2.1 Lecture_03_FINC202_Week_02_

2.1 Lecture_03_FINC202_Week_02_ - FINC 202 2009 Lecture 03:...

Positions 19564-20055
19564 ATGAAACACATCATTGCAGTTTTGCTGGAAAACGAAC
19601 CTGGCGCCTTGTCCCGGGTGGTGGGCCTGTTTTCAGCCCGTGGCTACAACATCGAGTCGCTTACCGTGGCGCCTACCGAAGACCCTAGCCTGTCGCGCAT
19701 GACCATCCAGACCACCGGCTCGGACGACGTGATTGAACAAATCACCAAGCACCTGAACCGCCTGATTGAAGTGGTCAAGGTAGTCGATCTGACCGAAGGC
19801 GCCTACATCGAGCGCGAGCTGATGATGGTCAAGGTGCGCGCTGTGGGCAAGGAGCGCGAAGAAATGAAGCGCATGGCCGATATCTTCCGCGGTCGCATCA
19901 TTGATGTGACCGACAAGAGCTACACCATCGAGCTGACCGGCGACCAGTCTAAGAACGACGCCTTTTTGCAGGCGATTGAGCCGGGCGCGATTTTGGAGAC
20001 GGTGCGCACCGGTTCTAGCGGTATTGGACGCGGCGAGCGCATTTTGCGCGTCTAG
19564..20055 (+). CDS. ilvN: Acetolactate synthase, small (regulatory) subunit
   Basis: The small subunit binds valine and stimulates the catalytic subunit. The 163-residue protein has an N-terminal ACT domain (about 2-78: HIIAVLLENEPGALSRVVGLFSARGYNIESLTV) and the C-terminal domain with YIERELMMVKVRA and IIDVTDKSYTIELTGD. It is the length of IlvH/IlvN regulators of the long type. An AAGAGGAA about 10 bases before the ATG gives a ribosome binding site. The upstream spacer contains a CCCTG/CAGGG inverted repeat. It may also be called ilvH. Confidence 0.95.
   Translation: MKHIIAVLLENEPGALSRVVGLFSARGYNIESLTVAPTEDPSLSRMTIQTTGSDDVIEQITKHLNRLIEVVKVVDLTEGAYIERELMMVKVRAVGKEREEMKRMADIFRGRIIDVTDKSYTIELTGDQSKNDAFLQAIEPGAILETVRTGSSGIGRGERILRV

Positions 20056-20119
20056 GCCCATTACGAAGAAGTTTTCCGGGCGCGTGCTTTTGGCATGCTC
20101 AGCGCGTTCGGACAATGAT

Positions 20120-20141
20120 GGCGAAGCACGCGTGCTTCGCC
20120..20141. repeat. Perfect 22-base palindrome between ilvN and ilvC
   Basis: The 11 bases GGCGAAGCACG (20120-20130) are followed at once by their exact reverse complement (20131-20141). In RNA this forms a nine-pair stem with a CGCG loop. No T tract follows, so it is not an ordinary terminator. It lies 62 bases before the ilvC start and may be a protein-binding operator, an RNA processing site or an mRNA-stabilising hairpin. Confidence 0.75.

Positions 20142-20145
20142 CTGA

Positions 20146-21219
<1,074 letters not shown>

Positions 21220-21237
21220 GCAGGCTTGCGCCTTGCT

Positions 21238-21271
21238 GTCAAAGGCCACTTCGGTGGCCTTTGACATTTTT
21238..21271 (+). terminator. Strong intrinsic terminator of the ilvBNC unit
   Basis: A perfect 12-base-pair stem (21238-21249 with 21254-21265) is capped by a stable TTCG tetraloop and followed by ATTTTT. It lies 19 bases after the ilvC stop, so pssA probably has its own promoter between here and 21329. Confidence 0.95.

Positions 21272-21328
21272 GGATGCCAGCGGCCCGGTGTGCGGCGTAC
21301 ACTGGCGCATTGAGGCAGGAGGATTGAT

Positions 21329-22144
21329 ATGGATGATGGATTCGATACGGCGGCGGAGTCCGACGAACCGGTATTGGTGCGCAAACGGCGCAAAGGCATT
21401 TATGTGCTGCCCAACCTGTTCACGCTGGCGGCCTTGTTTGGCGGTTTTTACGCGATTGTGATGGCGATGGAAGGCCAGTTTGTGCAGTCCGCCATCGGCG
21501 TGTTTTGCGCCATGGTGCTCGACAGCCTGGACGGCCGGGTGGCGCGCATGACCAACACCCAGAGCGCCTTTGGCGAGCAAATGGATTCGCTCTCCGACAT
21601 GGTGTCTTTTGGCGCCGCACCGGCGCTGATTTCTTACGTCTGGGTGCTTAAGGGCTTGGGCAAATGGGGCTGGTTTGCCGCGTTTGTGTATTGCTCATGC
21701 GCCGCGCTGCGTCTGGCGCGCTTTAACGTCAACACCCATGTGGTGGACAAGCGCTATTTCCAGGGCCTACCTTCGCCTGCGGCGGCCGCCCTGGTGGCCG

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Unformatted text preview: FINC 202 2009 Lecture 03: WACC (3) 1 Diagram putting all the breakpoint information Diagram together together WACC % MCC4 MCC3 MCC2 MCC1 MCC5 9.6 20 44 60 Funds $m 2 Ingredients of the 5 MCCs Cross out the bit that does not apply and put in the correct debt level: Prefs + RE / New shares + Debt # 1 Prefs + RE / New shares + Debt # 1 Prefs + RE / New shares + Debt # 2 Prefs + RE / New shares + Debt # 3 Prefs + RE / New shares + Debt # 4 1. 2. 3. 4. 5. 3 Income Opportunity Schedule Why use IRR? Rank in order of IRR Initial Outlay of project on horizontal Axis IOS % Proj 1 Proj 2 Proj 3 Proj 4 Outlay $m $6m 4 WACC & IOS Diagram WACC & IOS % A B C MCC3 MCC2 MCC1 E IOS MCC4 MCC5 WACC D Budget $m 5 firm should accept projects up to • Where the MCC = Marginal IRR • Below that a project loses cash optimal capital budget determined by • • Intersection of IOS and WACC Schedule Part projects not accepted Whole project IRR step must be ______________________. 6 Marginal Cost versus A “weighted Marginal average” average” Why do we use an MCC and not the “average “ of all of the relevant MCCs as the WACC for our investment budget? Answer: • All projected borrowing is future borrowing • All borrowing will be at the same time, same YTM and have same rd. You MUST use marginal cost of debt You cannot ____________________________________________ 7 Depreciation-generated Funds (DGF) ATCF ­ NPAT = Depn generated funds (DGF) • assumes Depn is the only non­cash expense Same cost as : Retained Earnings Because: Cash is retained in firm and not spent on maintenance or routine replacement • Hides in “Accumulated Depreciation” on Balance Sheet (the “negative asset”) • Could be returned to shareholders just like RE And affects: ___________________________________ 8 Yolanda Skateboards forecasts the following information for next year: Problem 1 NPAT = $4 m Dividend payout ratio = 40% Cost of equity capital ks = 10% Weighting of equity = 25% Depreciation­generated funds = $1.4m What is the maximum dollar value of investments Yolanda can now make with funds sourced from RE & DGF before it has to raise new equity? 9 Solution 1 BPwith DGF NPAT × ( 1 − d ) = wS = = + DGF 10 How stable is WACC? WACC is based on future cost projections with today’s assumptions • For instance today’s: (a) Known cost of borrowing which increases with debt­size (as default risk rises) (b) Projected NPAT and Dividend Payout Ratio • (c) Changes in Market interest rates from ________________________________ 11 WACC Estimates for large US Corporates WACC May v Nov 1999 May May 1999 % 12.9 11.3 11.2 10.0 9.8 8.5 8.2 November 1999 % 15.1 11.6 12.1 12.0 9.9 10.7 9.4 12 Intel Gen. Electric 11.9 Motorola Coca­Cola Walt Disney AT&T H.J. Heinz BellSouth Intel Gen. Electric 13.8 Motorola Coca­Cola Walt Disney AT&T H.J. Heinz BellSouth Factors affecting WACC that the firm cannot Factors control control Market interest rates Market interest rates ⇑ ⇒ YTM ⇑ (and rd ⇑ ) Cost of new borrowing ⇑ Shifts WACC ⇑ Optimal budget shrinks Tax rates: • • Tax rate ⇑ ⇒ rd(1­tC) ⇓ • Shifts WACC ⇓ ____________________________________________ 13 Factors affecting WACC that the firm can Factors control control Capital Structure Policy • Market­value weights • …for target Capital Structure) Sets target pattern of weighting according to preferred market value of debt If rd ⇓ then debt more attractive, so use ______________________________ 14 But the bigger the weight of debt (wd) • Initially WACC will reduce to some minimum value • After that, WACC is forced up by rises in both rd and rS • Can we see this in that list of big US companies? … see next slide 15 WACC versus Capital Structure WACC albeit in Book value terms! albeit WACC % Intel 15.1 General Electric 13.8 Motorola 11.6 Coca­Cola 12.1 Walt Disney 12.0 AT&T 9.9 H.J. Heinz BellSouth 10.7 9.4 Book Value Debt Ratio % The answer 2.3 is not easily 2.1 13.9 9.9 33.0 23.2 55.5 32.6 But then even Heinz with the biggest wd probably could take on more debt at the time of these figures 16 Factors affecting WACC that the firm can Factors control (2) control Dividend Policy • • Increase dividend at expense of ∆ RE Smaller ∆ RE ⇒ Need to ______________________________________ Impact of Dividend Payout Ratio & Problem 2 Low versus high (with example) Set NPAT = $4m, tax = 40%, ws = 0.25 and d = 60% and recompute the breakpoint of Equity • Ignore depreciation­generated funds as there are none this time! 17 Solution 2: Dividend change BPequity NPAT ( 1 − d ) = ws = = = Breakpoint now less than before when Dividend payout ratio was 40% of NPAT (BP was then $9.6m) 18 Factors affecting WACC that the firm can Factors control (3) control Investment Policy • Current WACC based on riskiness of existing assets “Assets” also known as Investment Project Outlays Embedded assumption = Level of risk kept constant Is this assumption reasonable? Only if you stay in same line of business and consumers ________________________________ What about conglomerates? 19 Fisher and Paykel • Fisher and Paykel Healthcare • Fisher and Paykel Appliances Fisher and Paykel Finance 20 WACC and Adjustment for Risk We relax constant business risk assumption here. This occurs when: Moving into new markets with new risks Moving into new product lines Some of these are riskier than others Business Risk ⇑ means WACC ⇑ So how do we deal with ________________________________ 21 Adjusting the Cost of Capital for Risk (across Adjusting firms) firms) Return % Acceptance Region A H WACC B Rejection Region L Risk 22 Adjusting the Cost of Capital for Risk (across Adjusting Divisions within Firm) Divisions Return % H WACC Y X L Composite WACC Risk 23 But what if the firm used a single WACC ? If low return (low risk) projects rejected because promised returns below company WACC And high return (high risk) projects accepted because promised returns exceed company WACC THEN… Firm’s risk profile will _______________________________ 24 Note: Similar projects have similar levels of risk Projects that are similar will be handled by the same division of the firm • Each division will have its own WACC Assume in FINC 202 that projects have the same level of riskiness • UNLESS you are told otherwise. We now look at adjusting for risk in a firm with two divisions each running one project… 25 Adjusting WACC for Risk Increases in risk will impact on WACC via: • rd ⇑ via the YTM of bonds • rS ⇑ via β ⇑ YTM ⇑ as a firm’s riskiness ⇑ and credit rating ⇓ Standard and Poors (or other credit rating agencies) will downgrade firm’s credit rating Let’s ignore effect on rd for meantime and concentrate on effect on rS 26 CAPM often used to generate risk­ adjusted WACC • Relates to Cost of Equity component of WACC. • Uses β associated with type of project (β j) WACC = wd rd (1 − tC ) + wp rp + ws rsj where rsj = rRF + β j ( rM − rRF ) 27 Brassy-Giraffe Example: Assessing a New Project with different Brassy-Giraffe Market Risk Market Brassy­Giraffe Ltd is an all­equity firm producing brass goods. Its Beta is 1.2, rRF is 9% and rM is 15% and its Cost of Capital is: rS = 9% + (15% ­ 9%)(1.2) = 16.2% Brassy­Giraffe is considering a project producing pewter goods. The average Beta of pewter firms is 1.8 Production will be: 70% brass and 30% pewter goods. What is: • The minimal acceptable rate of return for the pewter project ? • The firm’s new average beta? • The firm’s new overall cost of equity? (average required rate of return) 28 Find kS of Pewter and New Company Beta rS PEWTER = 9% + 1.8(15% ­ 9%) =19.8% rS FIRM = 0.7(16.2%) + 0.3(19.8%) =17.28% AND: New company Beta = 0.7(1.2) + 0.3(1.8) = 1.38 rS FIRM = 9% + 1.38(15% ­ 9%) =17.28% 29 Rate of Return % SML rs= 19.8 rs= 17.28 rs= 16.2 rRF = 9 Brass Pewter Coy Average 1.2 1.38 1.8 β 30 Problem 3 An all­equity firm currently produces plastic goods. Its Beta is 0.8, rRF is 8% and rM is 16% and its Cost of Capital is: The firm is thinking about a project to produce silver goods: The average Beta of silver firms is 1.4 Production will be: 60% plastic and 40% silver goods. If the expected rate of return for the silver project is 20%, • Should the firm accept or reject it? • If yes, then what will the firm’s new average rS be? 31 Solution 3 Minimum required rate of return on silver will be: rS SILVER = 8% + 1.4(16% ­ 8%) = Check via weighted average of the project costs of equity: 16.32% = (0.6 × 14.4) + (0.4 × X) = 8.64 + 0.4X 7.68 = 0.4X X = E(rS SILVER) @ __________________________ 32 Solution 3 Continued rS PLASTIC = 8% + 0.8(16% ­ 8%) = _____% Composite β = (0.6× 0.8)+(0.4 × 1.4) = = New rS FIRM = 8% + 1.04(16% ­ 8%) = 33 ...